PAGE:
Since when does the President of the United States conduct war policy based on a magazine article? Yet that is exactly what President Obama did last week with the sacking of Gen. Stanley McChrystal after comments the general and his staff made to Rolling Stone magazine.
Less than a year ago and after much agonizing, Obama bought into McChrystal’s plan for Afghanistan. McChrystal should be the one to implement it.
It is telling that while nearly every politician says McChrystal should go, the soldiers on the ground say he should stay.The troops love McChrystal
The war is running away from Obama because it hasn’t been a focus of his and he doesn’t understand it. Obama should have harshly scolded McChrystal, but told him that he is in charge of the war effort because he is the best man for the job.
Obama’s decision to remove McChrystal was based on politics, image and arrogance. This is war not a public relations battle. The field general should not be in charge of the message to the public. McChrystal should have known better than to make such public statements, but political correctness has no place in the sands of Afghanistan against terrorists who won’t quit.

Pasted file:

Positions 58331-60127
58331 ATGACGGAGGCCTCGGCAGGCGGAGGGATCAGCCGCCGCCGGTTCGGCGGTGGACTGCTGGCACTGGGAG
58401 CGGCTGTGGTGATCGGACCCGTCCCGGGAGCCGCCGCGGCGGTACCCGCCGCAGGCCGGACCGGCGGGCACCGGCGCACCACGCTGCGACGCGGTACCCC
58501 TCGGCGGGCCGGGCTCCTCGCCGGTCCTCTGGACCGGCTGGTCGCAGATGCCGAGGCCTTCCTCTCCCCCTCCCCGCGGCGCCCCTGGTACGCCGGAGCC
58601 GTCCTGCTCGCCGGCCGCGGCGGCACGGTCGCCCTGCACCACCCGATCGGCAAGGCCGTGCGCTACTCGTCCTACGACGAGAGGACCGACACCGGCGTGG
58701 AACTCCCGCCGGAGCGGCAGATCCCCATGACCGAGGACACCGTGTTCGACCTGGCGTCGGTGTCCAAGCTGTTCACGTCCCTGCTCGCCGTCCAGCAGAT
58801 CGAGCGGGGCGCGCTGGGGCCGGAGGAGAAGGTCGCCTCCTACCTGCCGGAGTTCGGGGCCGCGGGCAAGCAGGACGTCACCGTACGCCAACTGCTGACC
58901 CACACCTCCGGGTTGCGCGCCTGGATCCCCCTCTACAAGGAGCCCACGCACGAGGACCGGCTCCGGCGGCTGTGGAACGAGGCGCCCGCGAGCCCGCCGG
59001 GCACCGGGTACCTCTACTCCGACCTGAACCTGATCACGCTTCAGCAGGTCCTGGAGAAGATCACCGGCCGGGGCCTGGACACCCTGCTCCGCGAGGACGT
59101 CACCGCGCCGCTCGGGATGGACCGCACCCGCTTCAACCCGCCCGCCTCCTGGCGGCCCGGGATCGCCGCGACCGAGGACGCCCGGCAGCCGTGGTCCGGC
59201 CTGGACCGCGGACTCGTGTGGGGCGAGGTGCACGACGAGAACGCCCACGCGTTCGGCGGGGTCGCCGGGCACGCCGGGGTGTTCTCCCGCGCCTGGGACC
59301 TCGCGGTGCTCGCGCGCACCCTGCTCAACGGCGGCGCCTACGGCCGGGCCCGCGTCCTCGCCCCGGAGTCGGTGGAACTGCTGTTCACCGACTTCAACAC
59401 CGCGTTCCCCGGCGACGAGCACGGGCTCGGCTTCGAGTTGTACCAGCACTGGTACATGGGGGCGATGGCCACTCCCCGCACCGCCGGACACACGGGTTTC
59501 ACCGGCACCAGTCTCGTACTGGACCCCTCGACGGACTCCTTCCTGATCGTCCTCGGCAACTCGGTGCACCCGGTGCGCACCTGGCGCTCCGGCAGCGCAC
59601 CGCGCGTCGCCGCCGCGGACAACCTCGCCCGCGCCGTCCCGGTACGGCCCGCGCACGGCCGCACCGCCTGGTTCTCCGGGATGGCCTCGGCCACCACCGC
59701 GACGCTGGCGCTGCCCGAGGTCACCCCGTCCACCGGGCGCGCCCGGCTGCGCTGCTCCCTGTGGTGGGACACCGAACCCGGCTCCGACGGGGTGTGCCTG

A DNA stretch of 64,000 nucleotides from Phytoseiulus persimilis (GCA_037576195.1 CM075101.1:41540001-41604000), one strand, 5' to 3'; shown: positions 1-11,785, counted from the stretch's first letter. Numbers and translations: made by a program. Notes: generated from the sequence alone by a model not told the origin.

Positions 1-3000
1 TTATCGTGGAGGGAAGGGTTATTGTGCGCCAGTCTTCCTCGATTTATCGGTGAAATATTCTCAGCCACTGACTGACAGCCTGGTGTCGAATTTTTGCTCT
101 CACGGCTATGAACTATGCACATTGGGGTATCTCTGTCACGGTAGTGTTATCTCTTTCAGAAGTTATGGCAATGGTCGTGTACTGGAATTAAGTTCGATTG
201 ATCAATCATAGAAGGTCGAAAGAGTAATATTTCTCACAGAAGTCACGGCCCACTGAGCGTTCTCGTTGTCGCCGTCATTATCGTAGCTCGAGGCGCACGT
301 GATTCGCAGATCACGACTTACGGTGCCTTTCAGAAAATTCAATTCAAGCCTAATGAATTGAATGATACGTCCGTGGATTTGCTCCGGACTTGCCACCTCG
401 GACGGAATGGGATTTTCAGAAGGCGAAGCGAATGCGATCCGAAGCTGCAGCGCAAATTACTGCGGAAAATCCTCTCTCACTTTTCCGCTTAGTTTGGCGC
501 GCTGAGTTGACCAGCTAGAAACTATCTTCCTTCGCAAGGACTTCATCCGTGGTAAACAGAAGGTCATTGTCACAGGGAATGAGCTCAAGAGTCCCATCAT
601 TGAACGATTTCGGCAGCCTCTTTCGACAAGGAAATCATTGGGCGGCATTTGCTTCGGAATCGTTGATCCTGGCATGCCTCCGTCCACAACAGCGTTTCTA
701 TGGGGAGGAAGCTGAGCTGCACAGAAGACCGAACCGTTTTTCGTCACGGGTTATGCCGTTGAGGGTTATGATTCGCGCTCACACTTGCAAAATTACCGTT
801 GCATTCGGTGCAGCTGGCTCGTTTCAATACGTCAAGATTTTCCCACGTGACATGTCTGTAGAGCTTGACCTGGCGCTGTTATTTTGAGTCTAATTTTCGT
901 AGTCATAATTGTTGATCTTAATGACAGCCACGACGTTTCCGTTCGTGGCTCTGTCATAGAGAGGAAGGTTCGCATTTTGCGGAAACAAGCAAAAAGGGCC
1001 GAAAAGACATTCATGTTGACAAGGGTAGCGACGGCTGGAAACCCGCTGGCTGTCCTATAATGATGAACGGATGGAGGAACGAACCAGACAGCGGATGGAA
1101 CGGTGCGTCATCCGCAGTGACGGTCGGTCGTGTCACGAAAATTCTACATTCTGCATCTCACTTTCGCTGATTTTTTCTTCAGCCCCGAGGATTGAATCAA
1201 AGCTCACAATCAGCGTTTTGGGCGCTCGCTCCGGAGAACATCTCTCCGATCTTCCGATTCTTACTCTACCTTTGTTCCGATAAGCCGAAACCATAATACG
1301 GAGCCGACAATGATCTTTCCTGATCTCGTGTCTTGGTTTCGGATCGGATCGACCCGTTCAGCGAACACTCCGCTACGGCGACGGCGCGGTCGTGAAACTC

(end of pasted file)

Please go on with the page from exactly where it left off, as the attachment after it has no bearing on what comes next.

Now Obama is turning the war over to ol’ faithful, Gen. David Petreaus, putting a great military in charge of the longest war in U.S. history. But unless Petreaus is given more troops, more time and better and more lax rules of engagement to fight the enemy, then we will be leaving Afghanistan in 2011 as losers. And that will be spun by the administration as McChrystal’s fault, a general who was in over his head and not steadfast under the pressure.
A real leader would have recognized McChrystal’s error and said, "I believed in your war policy then and still do now. Just keep your damn mouth shut."
McChyrstal’s comments hurt Obama so much because they were true. It is a sad state of affairs when a nut-jub journalist writes a hit-job in a rock-and-roll magazine and it dictates not only our foreign policy, but brings the White House to a screeching halt.